His dark, thick lashes have been falling heavily over his cornflower blue eyes for the past few days; he's been mega sick with some sort of virus, mostly like influenza, and his two and a half year old body doesn't know what to do with such an unwelcome intruder, so it keeps falling into pockets of rest that stretch over long hours during the day.
He's only wanted to snuggle, really, to have his small body pressed against the warmth of mine or his dad's for hours at a time.
I was a willing hostage in his embrace last night from 8:30 until 9 this morning.
Through his coughs, his whimpers, his stuffy breathing, he whispered pitifully a few razor words to my heart.
Oh, I am your mommy, baby boy, I am. And I pray, oh I pray, that God sends healing through your body and gives you buckets of energy in the morning.
And then, in the darkness, there are bursts of minutes stretched into half hour, drenched with his tears and sobs of frustration, that leave me feeling lost. Completely and utterly lost.
Because I know what would help him rest easy, rehydrate, calm down and nourish.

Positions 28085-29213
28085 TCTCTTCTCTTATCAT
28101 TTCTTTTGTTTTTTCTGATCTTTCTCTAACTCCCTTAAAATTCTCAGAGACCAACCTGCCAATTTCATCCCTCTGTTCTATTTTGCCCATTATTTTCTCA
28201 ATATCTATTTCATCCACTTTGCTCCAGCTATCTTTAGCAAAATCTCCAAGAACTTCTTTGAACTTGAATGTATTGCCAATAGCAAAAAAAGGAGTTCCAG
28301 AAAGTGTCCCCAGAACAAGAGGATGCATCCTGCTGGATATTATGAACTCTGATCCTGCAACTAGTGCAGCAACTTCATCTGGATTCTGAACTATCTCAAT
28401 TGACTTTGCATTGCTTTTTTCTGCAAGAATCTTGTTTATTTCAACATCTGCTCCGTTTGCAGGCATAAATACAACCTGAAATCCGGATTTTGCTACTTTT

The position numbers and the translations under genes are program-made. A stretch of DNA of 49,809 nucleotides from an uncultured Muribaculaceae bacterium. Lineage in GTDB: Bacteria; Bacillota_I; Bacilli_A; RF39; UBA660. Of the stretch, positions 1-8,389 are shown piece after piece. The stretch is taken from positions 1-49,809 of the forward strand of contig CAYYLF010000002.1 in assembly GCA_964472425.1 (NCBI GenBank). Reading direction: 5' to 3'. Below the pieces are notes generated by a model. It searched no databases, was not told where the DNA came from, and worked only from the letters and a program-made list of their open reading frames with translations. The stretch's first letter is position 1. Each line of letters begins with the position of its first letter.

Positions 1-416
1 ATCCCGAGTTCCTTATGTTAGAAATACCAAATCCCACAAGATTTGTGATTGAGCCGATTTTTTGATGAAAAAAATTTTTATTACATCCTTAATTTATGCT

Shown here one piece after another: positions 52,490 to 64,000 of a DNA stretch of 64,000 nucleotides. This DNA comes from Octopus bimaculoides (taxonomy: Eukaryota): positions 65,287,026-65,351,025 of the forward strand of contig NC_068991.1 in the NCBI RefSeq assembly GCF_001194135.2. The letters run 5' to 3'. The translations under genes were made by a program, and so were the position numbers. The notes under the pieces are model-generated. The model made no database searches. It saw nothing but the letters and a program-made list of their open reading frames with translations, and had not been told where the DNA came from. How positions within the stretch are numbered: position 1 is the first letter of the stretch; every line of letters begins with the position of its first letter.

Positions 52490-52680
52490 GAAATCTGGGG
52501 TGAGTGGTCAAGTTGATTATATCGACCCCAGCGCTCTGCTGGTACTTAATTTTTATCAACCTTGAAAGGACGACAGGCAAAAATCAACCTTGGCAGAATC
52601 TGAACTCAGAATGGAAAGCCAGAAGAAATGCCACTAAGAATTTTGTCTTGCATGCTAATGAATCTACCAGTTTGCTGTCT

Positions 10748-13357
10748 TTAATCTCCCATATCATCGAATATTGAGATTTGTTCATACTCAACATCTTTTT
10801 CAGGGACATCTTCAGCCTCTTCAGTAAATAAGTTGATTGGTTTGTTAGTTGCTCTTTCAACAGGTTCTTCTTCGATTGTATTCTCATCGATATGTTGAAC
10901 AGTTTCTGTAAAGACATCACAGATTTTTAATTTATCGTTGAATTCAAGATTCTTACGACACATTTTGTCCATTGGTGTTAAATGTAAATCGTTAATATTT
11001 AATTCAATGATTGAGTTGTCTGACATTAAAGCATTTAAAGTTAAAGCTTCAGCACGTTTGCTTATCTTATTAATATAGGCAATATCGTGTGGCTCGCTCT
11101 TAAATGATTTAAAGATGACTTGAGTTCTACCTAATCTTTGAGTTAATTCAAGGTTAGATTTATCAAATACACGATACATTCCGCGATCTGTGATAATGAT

But it's gone dry.
All of my milk.
Not even a tiny trickle left for these dark nights filled with exhaustion and sickness.
I feel like Superman drained of my superpower.
My baby cling-wraps his arms around my neck, and I shed fat tears drops on his hair, my pillow.
What I thought only to be a drought has turned to sandy desert; he hasn't asked to nurse in about two months, and now it's gone.
He doesn't ask for milk, though. Instead he just nestles his head deeper and deeper into my own soft skin and the whimpering fades into rhythmic breaths of peaceful sleep, his tears dry.
Eventually so do my own.
And I stumble through this first desert with one less of a mother's superpowers in this evolved, this stretched skin of motherhood.